Ethics 101

I think we need to get down to basics. We are unethical.

We try to be ethical, but we fail, over and over again. We are human.

I am two days away from teaching my Ethics class, and at this moment I don’t feel ethical at all. Recent events has exposed some ugly things about me, things I have buried for a long time.

When I was a boy, I thought myself to be good and innocent. Throughout the years, my self-view has drastically changed. I talk a good game sometimes. I do believe what I believe, but am I ethical?

Denial is the worst thing to do, so my honesty and acceptance is the best medicine for me.

No I’m not going to reveal what I discovered. I’m still working through it, and I may never reveal it anyway. Some things are just for me.

It does reinforce however, how ill equipped I am to judge others, even though in my human-ness I will do so anyway.

For example, it’s easy to point to Donald Trump and pontificate about how evil, toxic, and disgusting he is. How can anyone with a modicum of empathy and decency say what he said about John McCain? And that is just the tip of the proverbial iceberg – immigrants, blacks – and the list goes on like a ticker tape.

But I call our practice of pointing out the extremes the Phil Donahue syndrome, named after the first recognizable national talk show host whose Phil Donahue Show ran from 1967 to 1996. Over its span, the show tackled serious issues with a wide variety of guest panelists.

Donahue would also invite controversial figures such as Ku Klux Klan members on his panel, and they and the audience would exchange insults, and everyone watching would feel better about themselves because THEY weren’t like THEM. So, the syndrome was not about Donahue himself; it was about the audience who suffered with self-righteous indignation.

Just because we refrain from saying or doing violent or brutal such as murder, rape, or armed robbery does not mean we are ethical. There are plenty of things we do that contribute to an unethical environment, by not talking with each other, listening instead of waiting to speak, being reactionary, having selective memory and hearing, and character assassinating each other.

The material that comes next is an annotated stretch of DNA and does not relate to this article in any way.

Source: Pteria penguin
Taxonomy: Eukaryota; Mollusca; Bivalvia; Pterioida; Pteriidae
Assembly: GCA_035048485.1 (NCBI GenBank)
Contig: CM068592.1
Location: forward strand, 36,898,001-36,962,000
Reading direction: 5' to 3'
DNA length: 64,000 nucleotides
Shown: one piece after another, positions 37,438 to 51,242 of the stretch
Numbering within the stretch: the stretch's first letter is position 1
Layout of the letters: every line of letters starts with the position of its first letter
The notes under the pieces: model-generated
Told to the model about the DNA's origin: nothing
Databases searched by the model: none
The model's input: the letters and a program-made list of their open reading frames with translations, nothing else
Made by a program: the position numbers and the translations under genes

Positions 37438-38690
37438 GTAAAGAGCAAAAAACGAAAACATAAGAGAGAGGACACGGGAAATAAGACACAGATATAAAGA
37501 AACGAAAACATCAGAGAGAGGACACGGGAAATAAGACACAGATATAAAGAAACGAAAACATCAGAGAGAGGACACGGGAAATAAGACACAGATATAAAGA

Invariably we tout ourselves as being moral and ethical, because of our family and religious upbringing, political affiliation, class status, and other means. We believe it is someone else, not us, that is contributing to the ethical muck in which we are living within this society.

The best thing we can do is be honest, so we can work on the dark unethical things within us, the skeletons in our closet, the stuff that we hide away in the basement or in the attic of which we are ashamed. I’m not talking about the hidden jewels that make our identity that society projects is wrong; I’m talking about the stuff we know is wrong.

When I tell people I teach Ethics, they often chuckle and signify that we need that subject taught more than ever. I wonder how many of them point to themselves before they wave at society?

Then again, Ethics has become so subjective that it is impossible for all of society to be on the same page. We are in constant flux between Duty Ethics, Utilitarianism, Egoism, Virtue Ethics, Relativism and Subjectivism to name a few. For every theory there is a counter theory, and for every position there is a counter position. What could we sincerely agree upon at a massive level?

It does boil down to the individual. The problem is, being an individual cannot make a society cohesive if the majority is not on the same page.

And it’s the individual that makes ethics impossible.

So my students are going to write about how ethical they are for their first assignment, and I will challenge them to examine themselves throughout the semester via the material we will cover to see if that self-portrait really holds water. It has been my experience for the last couple of years that many will brush a slightly to a substantially different painting by the end.

We can run from politics. We can run from society’s ills. We cannot run from ourselves. We cannot run from our ethics. It’s time to face our mirror and stare.

I am not cynical. Though I talk in absolutes and impossibilities, I know that there numerous folks who are abundantly ethical; their moral fiber housed firmly in their being. Perhaps I am feeling cold stone sober at this moment, looking at myself in the mirror, making sure I am seeing what I am supposed to see, before I contemplate swiveling it toward anyone else.



Ron Kipling Williams